- On the other side is Justin Bogle who crashed out (or had a mechanical) for a DNF and 22nd, and Josh Grant who qualified but didn't enter any of the races (I didn't hear why).
With another impressive victory, Tomac keeps the result of the 2017 Supercross season in doubt. Naysayers might claim that the Phoenix track was long and spread out, while the Oakland track got especially torn up and rutty like a MX track, both of which plays to Tomac's skills more than Dungey's. But even so, Tomac's win was by 10+ seconds each time.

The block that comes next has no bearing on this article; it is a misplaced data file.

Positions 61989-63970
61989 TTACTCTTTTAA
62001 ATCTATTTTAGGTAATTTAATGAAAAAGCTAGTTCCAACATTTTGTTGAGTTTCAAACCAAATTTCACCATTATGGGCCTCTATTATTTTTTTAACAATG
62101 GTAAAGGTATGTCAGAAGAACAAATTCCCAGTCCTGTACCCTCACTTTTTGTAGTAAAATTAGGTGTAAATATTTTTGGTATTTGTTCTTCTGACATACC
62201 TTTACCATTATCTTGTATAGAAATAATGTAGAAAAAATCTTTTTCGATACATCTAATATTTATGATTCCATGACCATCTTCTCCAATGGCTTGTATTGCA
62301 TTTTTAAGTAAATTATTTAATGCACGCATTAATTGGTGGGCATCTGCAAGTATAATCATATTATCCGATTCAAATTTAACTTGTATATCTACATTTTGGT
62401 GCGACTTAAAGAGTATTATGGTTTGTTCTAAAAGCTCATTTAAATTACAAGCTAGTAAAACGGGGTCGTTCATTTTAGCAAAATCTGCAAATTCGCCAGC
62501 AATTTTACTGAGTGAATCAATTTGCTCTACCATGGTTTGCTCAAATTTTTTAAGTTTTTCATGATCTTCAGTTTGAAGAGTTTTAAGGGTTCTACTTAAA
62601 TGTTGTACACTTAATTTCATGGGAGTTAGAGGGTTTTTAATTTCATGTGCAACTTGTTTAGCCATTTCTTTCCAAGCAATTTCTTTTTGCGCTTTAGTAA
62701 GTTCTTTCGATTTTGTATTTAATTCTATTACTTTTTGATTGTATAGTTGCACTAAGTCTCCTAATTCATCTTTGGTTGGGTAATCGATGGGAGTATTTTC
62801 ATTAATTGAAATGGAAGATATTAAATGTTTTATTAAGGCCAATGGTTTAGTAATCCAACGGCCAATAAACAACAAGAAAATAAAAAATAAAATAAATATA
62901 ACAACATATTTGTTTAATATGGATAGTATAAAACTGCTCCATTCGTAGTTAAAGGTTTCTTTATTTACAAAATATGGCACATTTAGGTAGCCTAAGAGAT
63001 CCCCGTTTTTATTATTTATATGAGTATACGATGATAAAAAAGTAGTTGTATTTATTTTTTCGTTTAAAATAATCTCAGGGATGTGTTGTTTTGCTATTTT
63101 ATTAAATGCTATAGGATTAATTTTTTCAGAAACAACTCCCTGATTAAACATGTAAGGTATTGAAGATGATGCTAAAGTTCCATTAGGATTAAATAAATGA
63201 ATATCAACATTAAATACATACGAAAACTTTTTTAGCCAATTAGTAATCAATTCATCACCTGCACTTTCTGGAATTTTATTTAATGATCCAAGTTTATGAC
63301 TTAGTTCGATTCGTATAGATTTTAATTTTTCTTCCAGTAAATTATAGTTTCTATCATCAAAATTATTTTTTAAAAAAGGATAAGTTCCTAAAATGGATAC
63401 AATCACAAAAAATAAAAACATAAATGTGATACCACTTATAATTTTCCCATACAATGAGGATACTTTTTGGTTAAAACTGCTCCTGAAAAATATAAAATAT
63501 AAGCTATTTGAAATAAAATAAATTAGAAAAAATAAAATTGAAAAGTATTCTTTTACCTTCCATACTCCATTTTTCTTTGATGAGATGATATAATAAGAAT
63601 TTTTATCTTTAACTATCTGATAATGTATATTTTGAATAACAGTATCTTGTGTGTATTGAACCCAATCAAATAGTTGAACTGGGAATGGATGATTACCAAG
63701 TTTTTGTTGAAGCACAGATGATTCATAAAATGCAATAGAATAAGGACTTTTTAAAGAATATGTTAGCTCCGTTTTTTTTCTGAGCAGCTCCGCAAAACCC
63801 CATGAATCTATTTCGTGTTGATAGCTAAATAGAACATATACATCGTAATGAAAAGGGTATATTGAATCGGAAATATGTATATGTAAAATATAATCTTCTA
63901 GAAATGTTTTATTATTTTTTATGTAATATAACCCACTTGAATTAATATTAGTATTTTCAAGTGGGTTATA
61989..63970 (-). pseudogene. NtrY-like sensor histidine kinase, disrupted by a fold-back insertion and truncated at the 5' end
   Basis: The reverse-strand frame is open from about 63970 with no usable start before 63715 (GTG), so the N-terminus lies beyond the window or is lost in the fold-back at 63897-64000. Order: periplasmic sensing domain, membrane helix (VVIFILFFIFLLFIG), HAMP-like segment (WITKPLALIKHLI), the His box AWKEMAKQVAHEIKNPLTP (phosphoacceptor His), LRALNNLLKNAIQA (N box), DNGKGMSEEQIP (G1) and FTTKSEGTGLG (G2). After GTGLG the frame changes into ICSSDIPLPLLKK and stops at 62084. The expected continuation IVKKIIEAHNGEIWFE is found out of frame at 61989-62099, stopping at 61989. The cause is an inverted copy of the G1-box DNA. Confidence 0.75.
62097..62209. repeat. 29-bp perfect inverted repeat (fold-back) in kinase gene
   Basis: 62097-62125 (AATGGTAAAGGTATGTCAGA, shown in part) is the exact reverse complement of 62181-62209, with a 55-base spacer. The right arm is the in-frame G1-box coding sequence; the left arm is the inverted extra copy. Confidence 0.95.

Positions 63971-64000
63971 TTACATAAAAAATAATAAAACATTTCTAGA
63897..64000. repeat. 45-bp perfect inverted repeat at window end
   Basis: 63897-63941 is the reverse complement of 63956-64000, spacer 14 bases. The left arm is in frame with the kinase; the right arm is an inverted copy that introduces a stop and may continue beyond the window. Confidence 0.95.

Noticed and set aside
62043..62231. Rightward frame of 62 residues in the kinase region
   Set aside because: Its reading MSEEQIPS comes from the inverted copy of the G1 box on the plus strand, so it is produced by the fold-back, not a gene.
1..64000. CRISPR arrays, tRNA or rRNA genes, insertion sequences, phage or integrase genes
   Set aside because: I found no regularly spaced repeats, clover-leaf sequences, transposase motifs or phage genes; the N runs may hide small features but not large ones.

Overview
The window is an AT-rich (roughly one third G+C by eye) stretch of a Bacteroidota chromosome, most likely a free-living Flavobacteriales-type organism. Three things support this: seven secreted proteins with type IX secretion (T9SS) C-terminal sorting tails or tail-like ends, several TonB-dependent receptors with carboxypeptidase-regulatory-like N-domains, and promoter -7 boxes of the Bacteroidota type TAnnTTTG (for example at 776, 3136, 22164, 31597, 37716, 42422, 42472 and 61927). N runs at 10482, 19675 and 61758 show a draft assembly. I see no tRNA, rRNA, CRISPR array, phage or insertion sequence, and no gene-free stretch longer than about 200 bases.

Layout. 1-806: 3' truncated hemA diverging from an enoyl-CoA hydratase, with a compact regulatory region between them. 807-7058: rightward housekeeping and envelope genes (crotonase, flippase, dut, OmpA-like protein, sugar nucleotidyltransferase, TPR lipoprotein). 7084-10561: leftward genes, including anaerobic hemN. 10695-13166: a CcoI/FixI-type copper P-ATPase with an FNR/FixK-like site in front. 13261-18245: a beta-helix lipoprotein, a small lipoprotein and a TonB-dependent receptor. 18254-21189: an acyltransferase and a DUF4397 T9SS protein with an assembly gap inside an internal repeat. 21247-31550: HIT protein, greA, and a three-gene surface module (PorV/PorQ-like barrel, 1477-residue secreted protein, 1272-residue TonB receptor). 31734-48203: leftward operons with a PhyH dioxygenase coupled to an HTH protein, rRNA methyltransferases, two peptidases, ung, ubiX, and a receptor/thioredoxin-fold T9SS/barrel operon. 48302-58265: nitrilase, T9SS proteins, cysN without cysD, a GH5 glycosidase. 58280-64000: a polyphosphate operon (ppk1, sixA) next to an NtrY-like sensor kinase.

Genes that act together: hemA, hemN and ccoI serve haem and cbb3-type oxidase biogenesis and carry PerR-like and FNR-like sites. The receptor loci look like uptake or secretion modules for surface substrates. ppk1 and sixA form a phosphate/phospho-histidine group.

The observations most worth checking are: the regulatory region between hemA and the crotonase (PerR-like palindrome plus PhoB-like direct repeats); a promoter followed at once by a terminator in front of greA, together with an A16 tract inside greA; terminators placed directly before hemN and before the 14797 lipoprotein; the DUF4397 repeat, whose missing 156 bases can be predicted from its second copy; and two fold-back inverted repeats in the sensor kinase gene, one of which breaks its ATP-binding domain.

Yes, Tomac's still down 17 points, which would mean he needs 6 more wins (with Dungey in 2nd) out of 12 races. AND Tomac needs to add another win for any race that Dungey tops him, so of the remaining 6 races (hypothetically assuming that Tomac wins the 6 races necessary to close the points gap) if Dungey wins 3, then Tomac needs to win the other 3 -- that means 9 wins (that is, 9 races where he finishes ahead of Dungey) out of 12. Beating Dungey in 9 out of 12 races is a tall order, but that's what it's going to take unless Dungey has a major slip up -- and if you wait around for Dungey to make a major mistake, you're going to be hanging out for a while.